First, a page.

People hunt whales primarily for their meat, and occasionally for research. Historically, they were also hunted for the oil in their blubber, which was used in lamps before electricity was widely available.
Indigenous communities have hunted whales for thousands of years for their meat, which is high in protein. In the colonial period in America, the whaling industry boomed because of the demands of a larger population and the popularity of oil lamps as an alternative to candles.
Although whales are protected by the International Whaling Commission's 1982 Commercial Whaling Moratorium, several countries continue to hunt whales today, notably Iceland, Norway and Japan. Residents of these countries continue to eat whale meat while most of the world has seen a decrease in demand for whale products. In Japan particularly, whaling figures largely in national consciousness and is seen as an important tradition. These countries hunt whales despite the IWC's prohibition and justify their actions through reservations made to treaties or by claiming that their hunts are for research purposes.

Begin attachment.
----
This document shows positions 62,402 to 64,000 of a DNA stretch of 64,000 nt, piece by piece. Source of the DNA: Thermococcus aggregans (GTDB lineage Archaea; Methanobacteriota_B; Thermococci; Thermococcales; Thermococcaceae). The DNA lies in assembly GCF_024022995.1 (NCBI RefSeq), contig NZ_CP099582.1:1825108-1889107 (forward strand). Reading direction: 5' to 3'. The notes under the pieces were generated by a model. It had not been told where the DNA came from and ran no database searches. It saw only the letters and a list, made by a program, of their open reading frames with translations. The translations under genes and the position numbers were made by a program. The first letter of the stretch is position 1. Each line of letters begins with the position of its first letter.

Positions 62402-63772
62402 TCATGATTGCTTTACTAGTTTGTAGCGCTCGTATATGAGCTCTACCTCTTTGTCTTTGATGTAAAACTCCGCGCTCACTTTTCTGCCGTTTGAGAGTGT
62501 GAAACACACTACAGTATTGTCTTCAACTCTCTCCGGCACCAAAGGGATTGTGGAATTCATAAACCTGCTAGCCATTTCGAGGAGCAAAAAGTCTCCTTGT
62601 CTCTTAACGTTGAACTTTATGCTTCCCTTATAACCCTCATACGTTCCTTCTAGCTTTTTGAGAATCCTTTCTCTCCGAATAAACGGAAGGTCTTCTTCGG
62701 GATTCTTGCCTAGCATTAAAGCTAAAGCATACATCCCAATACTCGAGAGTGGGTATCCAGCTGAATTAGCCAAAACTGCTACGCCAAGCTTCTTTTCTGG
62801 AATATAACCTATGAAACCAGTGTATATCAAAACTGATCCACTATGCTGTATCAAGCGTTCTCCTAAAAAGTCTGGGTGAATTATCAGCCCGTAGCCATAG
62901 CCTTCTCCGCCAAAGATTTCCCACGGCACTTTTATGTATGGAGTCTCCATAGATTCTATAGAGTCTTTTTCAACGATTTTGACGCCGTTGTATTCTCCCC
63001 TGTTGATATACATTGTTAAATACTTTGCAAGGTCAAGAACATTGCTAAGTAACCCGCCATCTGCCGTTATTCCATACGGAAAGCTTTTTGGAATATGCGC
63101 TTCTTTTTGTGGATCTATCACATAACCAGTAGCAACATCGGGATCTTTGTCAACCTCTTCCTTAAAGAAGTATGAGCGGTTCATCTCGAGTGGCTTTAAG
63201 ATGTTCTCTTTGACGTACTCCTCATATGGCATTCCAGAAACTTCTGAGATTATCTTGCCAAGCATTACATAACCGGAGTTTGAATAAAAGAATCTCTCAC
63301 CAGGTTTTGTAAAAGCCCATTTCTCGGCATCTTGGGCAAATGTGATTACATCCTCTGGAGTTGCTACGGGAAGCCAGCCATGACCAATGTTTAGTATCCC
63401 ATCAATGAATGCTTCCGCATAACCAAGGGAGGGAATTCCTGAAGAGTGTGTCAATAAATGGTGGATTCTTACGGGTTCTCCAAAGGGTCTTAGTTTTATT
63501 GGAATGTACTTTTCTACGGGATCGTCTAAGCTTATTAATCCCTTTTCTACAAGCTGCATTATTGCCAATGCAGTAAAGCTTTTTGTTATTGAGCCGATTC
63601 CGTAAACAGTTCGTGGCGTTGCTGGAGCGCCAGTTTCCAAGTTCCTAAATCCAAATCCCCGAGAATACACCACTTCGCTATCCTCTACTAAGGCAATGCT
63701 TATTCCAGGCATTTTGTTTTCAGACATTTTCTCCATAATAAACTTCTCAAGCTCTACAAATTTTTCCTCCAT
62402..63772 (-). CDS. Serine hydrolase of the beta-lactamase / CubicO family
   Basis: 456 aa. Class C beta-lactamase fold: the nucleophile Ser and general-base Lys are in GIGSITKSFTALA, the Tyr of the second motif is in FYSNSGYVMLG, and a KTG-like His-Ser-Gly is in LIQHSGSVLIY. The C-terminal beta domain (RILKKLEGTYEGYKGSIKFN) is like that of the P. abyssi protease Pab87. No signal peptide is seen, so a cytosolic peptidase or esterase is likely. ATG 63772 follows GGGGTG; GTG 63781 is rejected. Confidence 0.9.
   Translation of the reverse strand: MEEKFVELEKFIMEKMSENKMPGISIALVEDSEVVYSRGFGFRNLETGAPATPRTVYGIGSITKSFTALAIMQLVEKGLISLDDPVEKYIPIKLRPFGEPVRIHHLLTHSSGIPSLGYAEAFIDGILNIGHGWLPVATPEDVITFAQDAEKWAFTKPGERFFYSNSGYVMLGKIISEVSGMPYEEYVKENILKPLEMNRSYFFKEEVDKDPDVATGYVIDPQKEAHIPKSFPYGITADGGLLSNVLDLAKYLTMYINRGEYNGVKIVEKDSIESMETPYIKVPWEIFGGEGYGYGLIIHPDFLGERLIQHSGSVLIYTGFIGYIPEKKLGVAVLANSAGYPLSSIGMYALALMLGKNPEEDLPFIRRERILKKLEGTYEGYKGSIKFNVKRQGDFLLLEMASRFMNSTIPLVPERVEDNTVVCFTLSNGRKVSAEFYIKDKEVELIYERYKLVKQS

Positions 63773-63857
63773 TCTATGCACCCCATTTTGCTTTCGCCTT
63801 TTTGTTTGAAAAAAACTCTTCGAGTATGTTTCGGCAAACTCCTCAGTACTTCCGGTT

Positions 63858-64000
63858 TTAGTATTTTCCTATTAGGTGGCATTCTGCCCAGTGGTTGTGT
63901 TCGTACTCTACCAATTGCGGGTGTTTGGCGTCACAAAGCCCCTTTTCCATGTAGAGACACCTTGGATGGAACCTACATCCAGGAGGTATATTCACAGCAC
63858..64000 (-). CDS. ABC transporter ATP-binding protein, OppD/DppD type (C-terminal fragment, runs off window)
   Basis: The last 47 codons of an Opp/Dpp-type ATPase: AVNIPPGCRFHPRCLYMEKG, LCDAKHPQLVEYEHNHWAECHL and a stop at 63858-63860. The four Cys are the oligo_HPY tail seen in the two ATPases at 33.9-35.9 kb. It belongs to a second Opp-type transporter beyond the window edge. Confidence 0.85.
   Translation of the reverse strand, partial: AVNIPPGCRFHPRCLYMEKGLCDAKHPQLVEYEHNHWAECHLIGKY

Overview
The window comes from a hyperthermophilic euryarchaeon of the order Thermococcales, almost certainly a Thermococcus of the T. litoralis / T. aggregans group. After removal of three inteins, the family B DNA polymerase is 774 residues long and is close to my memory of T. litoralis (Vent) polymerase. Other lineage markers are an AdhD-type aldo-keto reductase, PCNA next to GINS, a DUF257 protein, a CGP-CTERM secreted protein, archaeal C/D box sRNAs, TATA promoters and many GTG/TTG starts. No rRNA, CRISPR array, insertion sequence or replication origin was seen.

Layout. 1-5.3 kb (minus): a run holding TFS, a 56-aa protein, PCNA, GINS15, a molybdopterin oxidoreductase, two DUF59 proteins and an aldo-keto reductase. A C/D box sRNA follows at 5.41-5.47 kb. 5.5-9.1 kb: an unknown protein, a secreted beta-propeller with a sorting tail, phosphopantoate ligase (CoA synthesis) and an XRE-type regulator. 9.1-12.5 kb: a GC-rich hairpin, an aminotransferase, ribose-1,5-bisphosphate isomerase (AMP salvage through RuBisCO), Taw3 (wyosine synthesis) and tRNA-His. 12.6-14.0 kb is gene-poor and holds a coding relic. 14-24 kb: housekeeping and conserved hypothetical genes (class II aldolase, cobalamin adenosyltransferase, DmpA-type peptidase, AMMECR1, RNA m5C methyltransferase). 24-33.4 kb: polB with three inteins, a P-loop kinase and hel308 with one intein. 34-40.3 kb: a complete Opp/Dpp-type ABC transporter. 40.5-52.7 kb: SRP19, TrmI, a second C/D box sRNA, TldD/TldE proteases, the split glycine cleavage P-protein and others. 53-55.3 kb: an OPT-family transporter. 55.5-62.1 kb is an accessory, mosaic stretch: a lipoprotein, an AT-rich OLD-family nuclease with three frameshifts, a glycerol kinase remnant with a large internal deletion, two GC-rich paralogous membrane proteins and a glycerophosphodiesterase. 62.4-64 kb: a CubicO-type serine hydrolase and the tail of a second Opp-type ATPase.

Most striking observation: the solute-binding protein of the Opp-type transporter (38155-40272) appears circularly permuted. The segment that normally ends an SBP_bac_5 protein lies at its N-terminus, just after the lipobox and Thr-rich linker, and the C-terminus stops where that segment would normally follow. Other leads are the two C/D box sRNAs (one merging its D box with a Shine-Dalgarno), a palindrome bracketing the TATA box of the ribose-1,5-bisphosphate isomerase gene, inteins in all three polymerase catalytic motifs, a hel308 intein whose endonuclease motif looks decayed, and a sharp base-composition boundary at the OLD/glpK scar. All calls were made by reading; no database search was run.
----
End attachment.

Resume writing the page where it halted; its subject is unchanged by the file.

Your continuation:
Several organizations work to put an end to whaling, often by going directly to whaling ships and interfering with their hunts. Greenpeace and Whale and Dolphin Conservation are two such organizations.